WHAT’S BEING CLAIMED:
- In an interview with Good Morning America, a mother of two shared her experience about her son who racked up $16,293.10 on her credit card over reward rings for an Ipad game.
- Jessica Johnson from Wilton said her six-year-old son must have been able to charge her credit card due to an Ipad setting.
- She told GMA that she discovered the incident after noticing various charges repeatedly appearing on her July bank statements.
A boy, 6, from Connecticut spent more than $16,000 on an Ipad video game over the summer using his mother’s credit card.
Jessica Johnson, mother of two, whose Paypal account was connected to the Ipad, spoke in an interview with Good Morning America saying her son George bought $16,293.10 worth of rings for the game Sonic Forces from Apple App Store, and charging it all to her credit card.
Johnson, a real estate broker, said she alerted all moms through Facebook about the incident to prevent this from happening from them in the future.
“It’s unfortunate, because we’re all in a pandemic, we’re all working from home. We are working really hard to keep our kids entertained while getting work done. We’re [sometimes] inclined to say, ‘Here, take the iPad.’ I think, clearly, it backfired in my case.”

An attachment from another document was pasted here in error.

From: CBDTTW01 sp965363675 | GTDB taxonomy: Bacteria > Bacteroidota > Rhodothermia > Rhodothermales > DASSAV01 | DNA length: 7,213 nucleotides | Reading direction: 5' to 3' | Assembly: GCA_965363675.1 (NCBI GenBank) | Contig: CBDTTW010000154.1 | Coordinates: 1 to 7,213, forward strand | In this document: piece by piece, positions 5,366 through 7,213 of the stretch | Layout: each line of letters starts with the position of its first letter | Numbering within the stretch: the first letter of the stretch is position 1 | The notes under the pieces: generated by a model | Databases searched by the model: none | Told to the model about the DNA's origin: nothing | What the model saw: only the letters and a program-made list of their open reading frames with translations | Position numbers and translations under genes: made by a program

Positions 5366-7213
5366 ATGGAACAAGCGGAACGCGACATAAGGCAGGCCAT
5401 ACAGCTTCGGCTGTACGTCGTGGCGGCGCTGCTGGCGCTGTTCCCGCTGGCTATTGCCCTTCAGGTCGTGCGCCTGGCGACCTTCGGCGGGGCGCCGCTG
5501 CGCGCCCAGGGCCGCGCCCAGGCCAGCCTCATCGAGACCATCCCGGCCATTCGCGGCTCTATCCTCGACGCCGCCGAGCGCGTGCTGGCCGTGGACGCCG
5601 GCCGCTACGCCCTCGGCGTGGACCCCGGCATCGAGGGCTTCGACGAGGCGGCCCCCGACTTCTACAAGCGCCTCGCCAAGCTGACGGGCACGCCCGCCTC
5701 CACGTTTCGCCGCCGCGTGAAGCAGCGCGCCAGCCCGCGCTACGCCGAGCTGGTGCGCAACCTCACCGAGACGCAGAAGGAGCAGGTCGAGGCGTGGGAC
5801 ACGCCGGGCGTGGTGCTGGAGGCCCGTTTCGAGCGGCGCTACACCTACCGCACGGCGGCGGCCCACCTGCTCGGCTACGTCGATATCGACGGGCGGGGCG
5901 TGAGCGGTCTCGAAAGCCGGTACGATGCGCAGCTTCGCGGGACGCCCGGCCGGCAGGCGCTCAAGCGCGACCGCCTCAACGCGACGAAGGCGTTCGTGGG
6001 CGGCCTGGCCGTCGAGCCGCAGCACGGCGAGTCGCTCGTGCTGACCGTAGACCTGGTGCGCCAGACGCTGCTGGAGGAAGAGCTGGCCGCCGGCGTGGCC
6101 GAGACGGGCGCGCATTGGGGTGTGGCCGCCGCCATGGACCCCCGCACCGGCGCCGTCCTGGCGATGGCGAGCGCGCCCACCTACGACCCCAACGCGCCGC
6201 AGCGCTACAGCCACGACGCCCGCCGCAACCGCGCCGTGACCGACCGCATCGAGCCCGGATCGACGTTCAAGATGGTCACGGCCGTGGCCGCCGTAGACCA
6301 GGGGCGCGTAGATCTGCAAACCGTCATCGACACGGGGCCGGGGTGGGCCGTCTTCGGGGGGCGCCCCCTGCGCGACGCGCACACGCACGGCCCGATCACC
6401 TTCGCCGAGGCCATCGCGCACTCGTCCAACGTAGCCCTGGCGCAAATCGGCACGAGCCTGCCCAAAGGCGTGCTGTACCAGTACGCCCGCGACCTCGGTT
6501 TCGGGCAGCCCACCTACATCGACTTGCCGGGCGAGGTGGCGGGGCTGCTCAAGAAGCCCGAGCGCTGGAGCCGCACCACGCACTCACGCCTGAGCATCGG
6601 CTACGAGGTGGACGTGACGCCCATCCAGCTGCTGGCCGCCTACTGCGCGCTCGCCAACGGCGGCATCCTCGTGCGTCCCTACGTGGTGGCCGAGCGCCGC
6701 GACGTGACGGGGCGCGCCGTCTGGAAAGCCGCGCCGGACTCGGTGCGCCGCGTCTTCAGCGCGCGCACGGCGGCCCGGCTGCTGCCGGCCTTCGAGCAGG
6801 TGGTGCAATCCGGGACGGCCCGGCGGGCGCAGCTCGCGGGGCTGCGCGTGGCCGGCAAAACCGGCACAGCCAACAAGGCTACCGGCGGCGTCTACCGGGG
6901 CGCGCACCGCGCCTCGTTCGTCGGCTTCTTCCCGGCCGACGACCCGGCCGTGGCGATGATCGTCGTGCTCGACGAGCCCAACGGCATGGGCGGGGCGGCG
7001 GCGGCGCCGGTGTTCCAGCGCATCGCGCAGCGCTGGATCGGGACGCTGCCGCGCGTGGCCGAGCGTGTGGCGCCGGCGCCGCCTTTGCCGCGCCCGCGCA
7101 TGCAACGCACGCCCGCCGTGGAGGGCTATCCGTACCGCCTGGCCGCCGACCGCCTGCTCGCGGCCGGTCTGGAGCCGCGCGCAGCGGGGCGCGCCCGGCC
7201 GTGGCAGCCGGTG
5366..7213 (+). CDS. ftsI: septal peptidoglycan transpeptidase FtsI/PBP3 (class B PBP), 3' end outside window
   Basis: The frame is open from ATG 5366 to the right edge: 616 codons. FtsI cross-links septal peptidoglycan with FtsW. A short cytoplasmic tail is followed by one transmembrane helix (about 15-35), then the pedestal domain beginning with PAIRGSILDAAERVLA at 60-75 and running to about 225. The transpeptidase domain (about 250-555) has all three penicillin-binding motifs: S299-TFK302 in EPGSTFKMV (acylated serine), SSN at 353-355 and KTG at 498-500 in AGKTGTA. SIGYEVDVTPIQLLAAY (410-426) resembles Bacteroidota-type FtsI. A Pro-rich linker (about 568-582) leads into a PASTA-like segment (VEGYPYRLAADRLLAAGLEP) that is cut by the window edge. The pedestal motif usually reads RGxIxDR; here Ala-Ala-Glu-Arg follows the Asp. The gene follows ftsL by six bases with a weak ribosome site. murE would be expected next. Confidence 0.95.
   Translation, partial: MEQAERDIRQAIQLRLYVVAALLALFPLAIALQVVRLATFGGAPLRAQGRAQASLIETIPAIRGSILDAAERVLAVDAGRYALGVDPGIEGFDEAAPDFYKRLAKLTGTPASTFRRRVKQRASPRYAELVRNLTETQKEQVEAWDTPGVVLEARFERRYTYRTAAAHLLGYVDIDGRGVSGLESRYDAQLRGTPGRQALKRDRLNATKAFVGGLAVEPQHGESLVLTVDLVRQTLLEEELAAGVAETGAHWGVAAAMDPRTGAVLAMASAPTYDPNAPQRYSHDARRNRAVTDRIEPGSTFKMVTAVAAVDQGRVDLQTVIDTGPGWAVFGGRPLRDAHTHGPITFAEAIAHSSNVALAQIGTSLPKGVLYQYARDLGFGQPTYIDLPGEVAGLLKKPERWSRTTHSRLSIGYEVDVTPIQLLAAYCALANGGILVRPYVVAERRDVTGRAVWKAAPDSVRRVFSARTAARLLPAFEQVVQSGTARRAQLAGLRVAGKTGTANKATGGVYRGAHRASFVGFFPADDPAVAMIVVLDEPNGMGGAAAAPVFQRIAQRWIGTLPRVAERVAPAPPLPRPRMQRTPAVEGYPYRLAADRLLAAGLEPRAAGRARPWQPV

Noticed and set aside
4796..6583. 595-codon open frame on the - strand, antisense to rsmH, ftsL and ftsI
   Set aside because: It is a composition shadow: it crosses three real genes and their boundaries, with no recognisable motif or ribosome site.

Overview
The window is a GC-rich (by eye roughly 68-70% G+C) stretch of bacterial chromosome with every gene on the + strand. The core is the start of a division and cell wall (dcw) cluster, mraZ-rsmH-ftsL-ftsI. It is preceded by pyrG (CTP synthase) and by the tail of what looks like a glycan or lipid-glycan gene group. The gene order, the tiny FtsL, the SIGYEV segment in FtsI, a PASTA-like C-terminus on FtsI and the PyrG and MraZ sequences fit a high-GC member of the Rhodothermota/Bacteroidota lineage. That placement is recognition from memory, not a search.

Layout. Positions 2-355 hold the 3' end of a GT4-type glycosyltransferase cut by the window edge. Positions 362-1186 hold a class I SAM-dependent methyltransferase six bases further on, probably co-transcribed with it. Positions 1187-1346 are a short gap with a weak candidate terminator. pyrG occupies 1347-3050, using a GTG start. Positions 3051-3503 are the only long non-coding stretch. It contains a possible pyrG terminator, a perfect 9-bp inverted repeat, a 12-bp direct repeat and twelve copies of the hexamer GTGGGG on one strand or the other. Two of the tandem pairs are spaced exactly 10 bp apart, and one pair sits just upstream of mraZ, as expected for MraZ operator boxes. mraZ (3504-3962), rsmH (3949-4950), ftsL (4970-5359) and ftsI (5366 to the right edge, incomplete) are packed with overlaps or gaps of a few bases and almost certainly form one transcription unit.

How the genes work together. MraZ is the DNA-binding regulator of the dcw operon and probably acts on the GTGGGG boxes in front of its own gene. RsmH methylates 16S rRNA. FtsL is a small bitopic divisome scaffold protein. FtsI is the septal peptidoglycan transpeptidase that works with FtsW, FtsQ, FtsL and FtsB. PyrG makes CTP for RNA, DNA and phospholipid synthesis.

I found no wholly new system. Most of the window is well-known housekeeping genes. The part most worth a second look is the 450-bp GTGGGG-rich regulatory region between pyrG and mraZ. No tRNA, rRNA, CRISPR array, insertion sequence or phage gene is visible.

Johnson told GMA the discovery stemmed from a July 9 bank statement that showed the same charge of $106.34 appearing a dozen times in a row as well as other charges of $53.16 and another that cost between $200 to $600.
After informing her bank of the activity, she was told in October that she should pay for the charges and try contacting Apple as well.
Apple eventually agreed to refund her a portion of the money which amounted to $10,553.86, she said.
Johnson believed that her Ipad settings must have had a one-time password entry that’s why her son was able to charge her credit card.
“I didn’t realize there was a setting where the child could continue to buy without the password after a certain amount of time. There are various settings that now I’m learning about,” she told GMA.
Following the incident, Johnson said that she decided to buy a game console for her children to play with instead and even changed all her passwords. She added that she did not go overboard in scolding her 6-year-old for what happened, saying he was very apologetic about it.
“You think about the part of losing the money, but you never think about the kid … them being afraid of getting in trouble.”